Twitter Bios as Personal Ads – Speed Dating for the Social Networker

I have recently discovered Twitter and it has taken over my life.  Well, it has taken over this afternoon’s research, anyway.  Christian conversion practices in tenth century Europe bit the dust in favour of stalking my favourite authors, feeling painful amounts of envy as fellow-writers declared being signed by agents and trying to figure out how to get this elusive thing called a following.

In aid of the latter, I ended up down a cyber-space cul-de-sac of admirably enthusiastic social media buffs trying to explain how to create a bio without irritating people.  Vanessa Doctor from had some pretty good advice, as did the guys at You Social Move.  But I have to say the helpfulness biscuit goes to Pitch & Post.  Not only did the author say how to make a good bio, he also pointed out what makes a bad one based on the ever-confusing social etiquette of the Tweeting world.

ImageHead filled with their wise words, I sat down and began to draft a summary of myself in 160 characters.  Turns out, very tricky.  According to my advisers above, I should mention my name, job, favourite hobby, key traits and what people can expect from my tweets plus an invitation to follow me.  I don’t think that list even fits into 160 characters.

But the more I sat there and wrote and rewrote my bio, the more I felt like I was submitting a personal add.  You know: Diane, 40, artist seeks like-minded homosapien 30-60 for nsfw fun.  Likes crystals, walks on the beach & 50 Shades of Grey.  How very different are most Twitter bios?

The principle is the same too:  A set number of characters in which to impress upon someone that you are worthy of being followed/dated.  In fact, speed dating and personal ads have a remarkable amount in common with Twitter full stop as far as I can tell.  In a speed-date, you have a certain number of minutes to conduct a staccato conversation with the person opposite in which both of you try to impress and humour the other as much as possible in order to gain that gold-dust second-meeting.  The only difference it that, on Twitter, the conversation span seems to be limited by how long the topic in question is fashionable for.  Anything from sixty seconds to a few days.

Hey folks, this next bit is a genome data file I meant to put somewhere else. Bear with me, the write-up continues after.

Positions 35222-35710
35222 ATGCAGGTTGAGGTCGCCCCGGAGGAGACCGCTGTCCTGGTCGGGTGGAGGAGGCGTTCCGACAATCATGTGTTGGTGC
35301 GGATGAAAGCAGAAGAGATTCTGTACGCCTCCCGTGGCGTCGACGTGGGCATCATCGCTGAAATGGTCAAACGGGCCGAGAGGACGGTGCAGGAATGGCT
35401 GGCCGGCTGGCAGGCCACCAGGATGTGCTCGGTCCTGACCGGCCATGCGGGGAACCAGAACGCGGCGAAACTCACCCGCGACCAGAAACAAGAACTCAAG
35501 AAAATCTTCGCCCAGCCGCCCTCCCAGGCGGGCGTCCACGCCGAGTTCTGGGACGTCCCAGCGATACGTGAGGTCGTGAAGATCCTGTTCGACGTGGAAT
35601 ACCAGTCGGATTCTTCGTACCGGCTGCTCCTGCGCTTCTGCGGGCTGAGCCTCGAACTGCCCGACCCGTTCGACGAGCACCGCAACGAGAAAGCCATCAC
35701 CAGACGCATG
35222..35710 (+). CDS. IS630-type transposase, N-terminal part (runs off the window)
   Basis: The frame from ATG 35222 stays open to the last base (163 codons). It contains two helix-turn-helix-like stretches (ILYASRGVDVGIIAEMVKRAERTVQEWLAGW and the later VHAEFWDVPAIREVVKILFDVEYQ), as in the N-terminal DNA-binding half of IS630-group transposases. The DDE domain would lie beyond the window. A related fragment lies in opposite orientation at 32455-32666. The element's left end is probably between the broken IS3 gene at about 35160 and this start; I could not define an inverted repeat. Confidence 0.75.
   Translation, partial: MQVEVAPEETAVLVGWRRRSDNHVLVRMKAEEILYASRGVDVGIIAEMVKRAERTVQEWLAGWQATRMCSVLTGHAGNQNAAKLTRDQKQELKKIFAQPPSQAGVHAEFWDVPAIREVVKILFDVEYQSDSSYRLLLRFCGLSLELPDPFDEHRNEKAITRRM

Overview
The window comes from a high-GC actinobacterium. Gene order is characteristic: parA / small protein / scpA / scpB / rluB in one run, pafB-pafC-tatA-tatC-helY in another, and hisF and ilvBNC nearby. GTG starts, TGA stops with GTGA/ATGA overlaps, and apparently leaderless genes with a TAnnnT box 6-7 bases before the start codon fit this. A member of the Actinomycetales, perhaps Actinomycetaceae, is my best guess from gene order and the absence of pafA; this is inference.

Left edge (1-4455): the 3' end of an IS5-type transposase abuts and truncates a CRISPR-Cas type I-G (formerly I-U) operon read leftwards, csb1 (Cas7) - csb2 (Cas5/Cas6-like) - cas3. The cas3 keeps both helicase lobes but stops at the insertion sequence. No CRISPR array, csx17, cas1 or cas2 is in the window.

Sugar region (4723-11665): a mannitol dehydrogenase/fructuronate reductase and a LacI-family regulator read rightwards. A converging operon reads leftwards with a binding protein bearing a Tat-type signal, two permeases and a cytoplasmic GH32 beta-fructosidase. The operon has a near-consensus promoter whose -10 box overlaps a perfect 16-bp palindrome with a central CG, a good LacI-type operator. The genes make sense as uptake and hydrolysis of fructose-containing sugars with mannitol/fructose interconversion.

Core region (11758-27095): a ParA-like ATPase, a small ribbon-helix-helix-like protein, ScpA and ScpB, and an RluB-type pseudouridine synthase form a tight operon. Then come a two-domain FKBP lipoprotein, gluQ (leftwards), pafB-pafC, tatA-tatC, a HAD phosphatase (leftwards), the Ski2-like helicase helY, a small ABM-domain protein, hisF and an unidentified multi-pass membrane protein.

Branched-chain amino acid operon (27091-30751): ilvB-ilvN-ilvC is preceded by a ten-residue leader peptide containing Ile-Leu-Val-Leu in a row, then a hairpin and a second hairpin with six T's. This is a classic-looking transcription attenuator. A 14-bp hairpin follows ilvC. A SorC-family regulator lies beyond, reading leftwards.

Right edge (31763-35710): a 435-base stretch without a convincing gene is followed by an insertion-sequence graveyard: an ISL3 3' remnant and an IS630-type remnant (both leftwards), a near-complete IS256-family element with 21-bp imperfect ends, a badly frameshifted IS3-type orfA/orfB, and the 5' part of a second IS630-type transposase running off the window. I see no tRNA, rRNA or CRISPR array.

Having said all that, the best Tweeter bios seem to rise above the personal-ad similarity, by being at once witty, concise and, in typical hip-Tweeter fashion, hopelessly self-deprecating. In the end, my bio isn’t any of those things.  It’s too long, too wordy and a little bit lack-lustre.  But I did my best:

Must write or subject to mood swings. Prefer fantasy, will deal with reality. Drowning in essays from MA in Ancient History. Seeks followers for Tweeting fun!

Not quite bio-of-the-month, but at least I got a personal joke in.